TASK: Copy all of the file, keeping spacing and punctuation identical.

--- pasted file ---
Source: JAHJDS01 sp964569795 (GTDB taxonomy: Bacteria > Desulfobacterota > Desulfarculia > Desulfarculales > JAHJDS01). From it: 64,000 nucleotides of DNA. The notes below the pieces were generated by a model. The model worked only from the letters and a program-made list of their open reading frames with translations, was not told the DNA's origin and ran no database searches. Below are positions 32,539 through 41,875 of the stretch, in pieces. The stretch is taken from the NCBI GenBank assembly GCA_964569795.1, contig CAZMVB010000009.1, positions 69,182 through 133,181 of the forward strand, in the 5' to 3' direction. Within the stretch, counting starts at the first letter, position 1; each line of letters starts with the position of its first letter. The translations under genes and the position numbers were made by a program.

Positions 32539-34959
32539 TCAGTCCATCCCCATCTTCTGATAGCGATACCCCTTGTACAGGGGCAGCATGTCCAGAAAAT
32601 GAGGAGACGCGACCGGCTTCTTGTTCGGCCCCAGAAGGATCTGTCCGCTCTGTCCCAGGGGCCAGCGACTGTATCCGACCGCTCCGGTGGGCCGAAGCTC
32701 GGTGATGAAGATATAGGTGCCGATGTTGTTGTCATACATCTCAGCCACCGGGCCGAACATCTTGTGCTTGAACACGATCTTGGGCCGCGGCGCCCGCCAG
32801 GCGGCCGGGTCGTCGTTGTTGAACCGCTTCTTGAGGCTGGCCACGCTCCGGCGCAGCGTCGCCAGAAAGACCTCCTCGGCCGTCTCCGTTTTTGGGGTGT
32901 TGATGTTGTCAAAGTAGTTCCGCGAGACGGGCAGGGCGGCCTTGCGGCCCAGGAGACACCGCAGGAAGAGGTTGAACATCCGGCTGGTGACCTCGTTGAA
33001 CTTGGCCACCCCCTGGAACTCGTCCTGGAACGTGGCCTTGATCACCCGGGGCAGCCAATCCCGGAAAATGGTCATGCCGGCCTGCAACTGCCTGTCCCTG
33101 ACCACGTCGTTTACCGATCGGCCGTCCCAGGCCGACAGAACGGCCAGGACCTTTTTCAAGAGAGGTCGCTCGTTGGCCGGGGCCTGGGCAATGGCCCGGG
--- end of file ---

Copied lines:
Source: JAHJDS01 sp964569795 (GTDB taxonomy: Bacteria > Desulfobacterota > Desulfarculia > Desulfarculales > JAHJDS01). From it: 64,000 nucleotides of DNA. The notes below the pieces were generated by a model. The model worked only from the letters and a program-made list of their open reading frames with translations, was not told the DNA's origin and ran no database searches. Below are positions 32,539 through 41,875 of the stretch, in pieces. The stretch is taken from the NCBI GenBank assembly GCA_964569795.1, contig CAZMVB010000009.1, positions 69,182 through 133,181 of the forward strand, in the 5' to 3' direction. Within the stretch, counting starts at the first letter, position 1; each line of letters starts with the position of its first letter. The translations under genes and the position numbers were made by a program.

Positions 32539-34959
32539 TCAGTCCATCCCCATCTTCTGATAGCGATACCCCTTGTACAGGGGCAGCATGTCCAGAAAAT
32601 GAGGAGACGCGACCGGCTTCTTGTTCGGCCCCAGAAGGATCTGTCCGCTCTGTCCCAGGGGCCAGCGACTGTATCCGACCGCTCCGGTGGGCCGAAGCTC
32701 GGTGATGAAGATATAGGTGCCGATGTTGTTGTCATACATCTCAGCCACCGGGCCGAACATCTTGTGCTTGAACACGATCTTGGGCCGCGGCGCCCGCCAG
32801 GCGGCCGGGTCGTCGTTGTTGAACCGCTTCTTGAGGCTGGCCACGCTCCGGCGCAGCGTCGCCAGAAAGACCTCCTCGGCCGTCTCCGTTTTTGGGGTGT
32901 TGATGTTGTCAAAGTAGTTCCGCGAGACGGGCAGGGCGGCCTTGCGGCCCAGGAGACACCGCAGGAAGAGGTTGAACATCCGGCTGGTGACCTCGTTGAA
33001 CTTGGCCACCCCCTGGAACTCGTCCTGGAACGTGGCCTTGATCACCCGGGGCAGCCAATCCCGGAAAATGGTCATGCCGGCCTGCAACTGCCTGTCCCTG
33101 ACCACGTCGTTTACCGATCGGCCGTCCCAGGCCGACAGAACGGCCAGGACCTTTTTCAAGAGAGGTCGCTCGTTGGCCGGGGCCTGGGCAATGGCCCGGG